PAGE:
See Reb Tovia Kramarz RIP, a great scholar who made bold innovations. His special field of study was Mishnayot with the commentary of the Mishnah by Maimonides (RAMBAM). You couldn’t find a clean edge on the pages of his books without some Torah Innovation scribbled on it. His pen was super fast. And even though he was never a merchant, he was a clever negotiator and knew the ways of the world. His way was very different then Sholom Bialer‘s, who was simplistic in his manners and even used to sit for prayer near the doorway. Rabbi Tuvia, on the other hand, would stand and pray in the eastern wall. He would prolong his prayer and make sure the cantor is waiting for him to finish his prayer. And when Rabbi Tuvia remembered Pesachim nights he did in Vraka, at the old holy rabbi’s, he would fall silent with admiration, his face would flare up, his lips paved, and no sound came out. But he always used to finish by saying: I am sure that, besides Admorim traveling to Varka – R. Brish from Bialah RIP, Rabbi Yehiel from Alecsander RIP and the rabbi from Nedrazin Rabbi Yaakov Yehuda RIP – very few Hasidim achieved the ways of his holiness, and here you come with spectacular courage to talk about the Holy man from Varka!

Rabbi Eliezer Lifshitz RIP, one of the greatest traders in Shedlice, a rich man with great abundance, Torah and importance in one place. He was an expert in the Talmud and in spite of all his business’ secrets he would allocate daily time to study Torah, both morning classes and evening classes. R’ Asher Moses Alkenboim RIP and Rabbi Avraham Yehudh Rozen, were brothers in law. They were business partners and owned a grain-mill in partnership. They were never rich, but well to do, and still they were giving charity and kindness at anytime. The degree of “Blessed are educated to low” should be learned from both “homeowner” Jews: their homes war absorbed with Torah and good deeds, where every man in trouble could ask and find aid, the wife of Rabbi Asher Moses was busy day and night preparing stews and dishes foe Israeli patients in the hospital, and even providing prisoners with lunches, all done secretly (Matan Ba’Seter). And everything is done carefully and quickly without expecting payment, gratitude, or honor.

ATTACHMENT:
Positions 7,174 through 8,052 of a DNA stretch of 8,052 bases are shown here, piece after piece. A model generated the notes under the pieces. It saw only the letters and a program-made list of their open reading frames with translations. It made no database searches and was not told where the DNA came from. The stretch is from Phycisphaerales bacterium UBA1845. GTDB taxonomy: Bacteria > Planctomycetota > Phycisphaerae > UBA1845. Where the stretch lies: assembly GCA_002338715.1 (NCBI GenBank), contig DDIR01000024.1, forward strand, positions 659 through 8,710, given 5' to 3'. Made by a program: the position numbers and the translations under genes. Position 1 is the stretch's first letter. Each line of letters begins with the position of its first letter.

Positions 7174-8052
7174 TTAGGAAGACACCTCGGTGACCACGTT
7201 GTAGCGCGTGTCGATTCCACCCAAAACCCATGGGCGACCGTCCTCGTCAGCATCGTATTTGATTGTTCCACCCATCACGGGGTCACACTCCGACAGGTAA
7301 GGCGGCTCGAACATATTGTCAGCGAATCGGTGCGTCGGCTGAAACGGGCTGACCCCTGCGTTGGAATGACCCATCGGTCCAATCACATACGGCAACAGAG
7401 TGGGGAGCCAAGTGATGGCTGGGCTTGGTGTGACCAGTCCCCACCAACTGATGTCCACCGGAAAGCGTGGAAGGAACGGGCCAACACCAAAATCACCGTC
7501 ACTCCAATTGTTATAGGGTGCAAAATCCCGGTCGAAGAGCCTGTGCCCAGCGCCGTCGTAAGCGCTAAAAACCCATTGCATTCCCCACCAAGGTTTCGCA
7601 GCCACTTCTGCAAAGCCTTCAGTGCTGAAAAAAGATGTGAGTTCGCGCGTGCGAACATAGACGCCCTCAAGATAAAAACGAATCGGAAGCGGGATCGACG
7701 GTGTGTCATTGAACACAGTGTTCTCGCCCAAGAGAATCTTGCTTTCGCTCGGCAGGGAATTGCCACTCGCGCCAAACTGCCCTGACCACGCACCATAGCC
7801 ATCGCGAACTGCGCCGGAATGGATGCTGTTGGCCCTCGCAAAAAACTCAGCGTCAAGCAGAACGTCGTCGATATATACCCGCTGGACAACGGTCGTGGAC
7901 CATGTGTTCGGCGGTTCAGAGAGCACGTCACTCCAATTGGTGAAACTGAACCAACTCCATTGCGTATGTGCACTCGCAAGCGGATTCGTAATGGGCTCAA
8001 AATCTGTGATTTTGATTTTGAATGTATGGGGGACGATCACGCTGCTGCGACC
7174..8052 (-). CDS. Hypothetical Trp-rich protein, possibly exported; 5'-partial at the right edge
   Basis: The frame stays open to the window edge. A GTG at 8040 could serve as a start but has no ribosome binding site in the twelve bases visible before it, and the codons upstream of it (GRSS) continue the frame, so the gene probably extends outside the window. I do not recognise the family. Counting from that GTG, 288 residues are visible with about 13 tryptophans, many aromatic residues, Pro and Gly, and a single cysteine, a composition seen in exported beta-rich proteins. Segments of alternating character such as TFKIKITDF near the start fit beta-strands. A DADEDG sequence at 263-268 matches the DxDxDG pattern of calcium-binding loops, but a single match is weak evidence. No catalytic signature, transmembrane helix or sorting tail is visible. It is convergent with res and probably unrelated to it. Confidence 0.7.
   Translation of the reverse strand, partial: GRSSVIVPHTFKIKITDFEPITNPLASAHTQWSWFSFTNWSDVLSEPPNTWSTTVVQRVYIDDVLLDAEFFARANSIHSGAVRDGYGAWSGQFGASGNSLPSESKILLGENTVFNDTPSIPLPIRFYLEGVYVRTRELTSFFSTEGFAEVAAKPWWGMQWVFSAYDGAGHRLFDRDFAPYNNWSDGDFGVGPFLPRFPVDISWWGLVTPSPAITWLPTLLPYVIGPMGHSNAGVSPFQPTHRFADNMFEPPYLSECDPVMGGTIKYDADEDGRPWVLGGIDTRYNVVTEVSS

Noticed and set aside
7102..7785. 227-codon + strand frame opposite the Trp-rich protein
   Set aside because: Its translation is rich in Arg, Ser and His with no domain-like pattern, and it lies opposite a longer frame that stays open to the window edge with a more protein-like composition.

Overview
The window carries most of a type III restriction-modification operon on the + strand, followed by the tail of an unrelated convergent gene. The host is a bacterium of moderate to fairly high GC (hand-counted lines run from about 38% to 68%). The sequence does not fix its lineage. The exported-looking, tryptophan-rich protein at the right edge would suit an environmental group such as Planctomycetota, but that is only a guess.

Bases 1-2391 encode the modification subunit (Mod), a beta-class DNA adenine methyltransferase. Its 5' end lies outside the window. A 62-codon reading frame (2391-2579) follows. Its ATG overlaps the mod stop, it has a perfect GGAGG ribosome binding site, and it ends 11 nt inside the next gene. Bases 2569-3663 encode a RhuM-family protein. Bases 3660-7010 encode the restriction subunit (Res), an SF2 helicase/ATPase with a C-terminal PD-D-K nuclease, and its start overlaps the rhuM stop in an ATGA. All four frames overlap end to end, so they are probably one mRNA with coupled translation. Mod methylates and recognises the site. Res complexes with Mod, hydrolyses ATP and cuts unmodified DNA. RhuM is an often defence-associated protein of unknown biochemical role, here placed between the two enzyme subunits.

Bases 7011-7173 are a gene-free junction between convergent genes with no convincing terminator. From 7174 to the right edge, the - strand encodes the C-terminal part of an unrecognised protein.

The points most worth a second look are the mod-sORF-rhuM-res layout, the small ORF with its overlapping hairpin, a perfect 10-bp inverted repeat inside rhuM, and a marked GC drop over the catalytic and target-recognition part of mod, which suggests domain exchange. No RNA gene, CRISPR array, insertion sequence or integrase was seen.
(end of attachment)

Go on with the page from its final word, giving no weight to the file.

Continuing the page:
Once I visited Rabbi Asher Moses at the mill. It was half an hour before closing the banks. I noticed his face and his movements were a little nervous. I asked him for the reason of this nervousness, and he answered, with a smile on his face, that he needed to repay the bank 1,500 Rubles, and was still missing 700 Rubles. As we were speaking, entered the Jewish Hasid and asked to borrow 300 Rubles. R. Asher Moses stood up immediately, opened the locked cashier and pulled out 300 Rubles and handed it graciously. As soon as the Hasid left, he asked me in these words: this must seem an odd thing to you, certainly, how can a person lend 300 Rubles while he sits and worries where to take another 700 Rubles from? I am can therefore explain the matter; a Jew is in need of salvation immediately and I sit and worry anyway, so why should we both worry? If Hashem would provide me with the missing 700 Rubles – it is not a big deal to provide an extra 300 Rubles, as long as the other Jew doesn’t have to worry. He died on Cheshvan Trtz”o.

These ways of charity and benefaction was also the way of his brother in law of Rabbi Avraham Yehuda Rosen, who’s sitting with us today in Israel.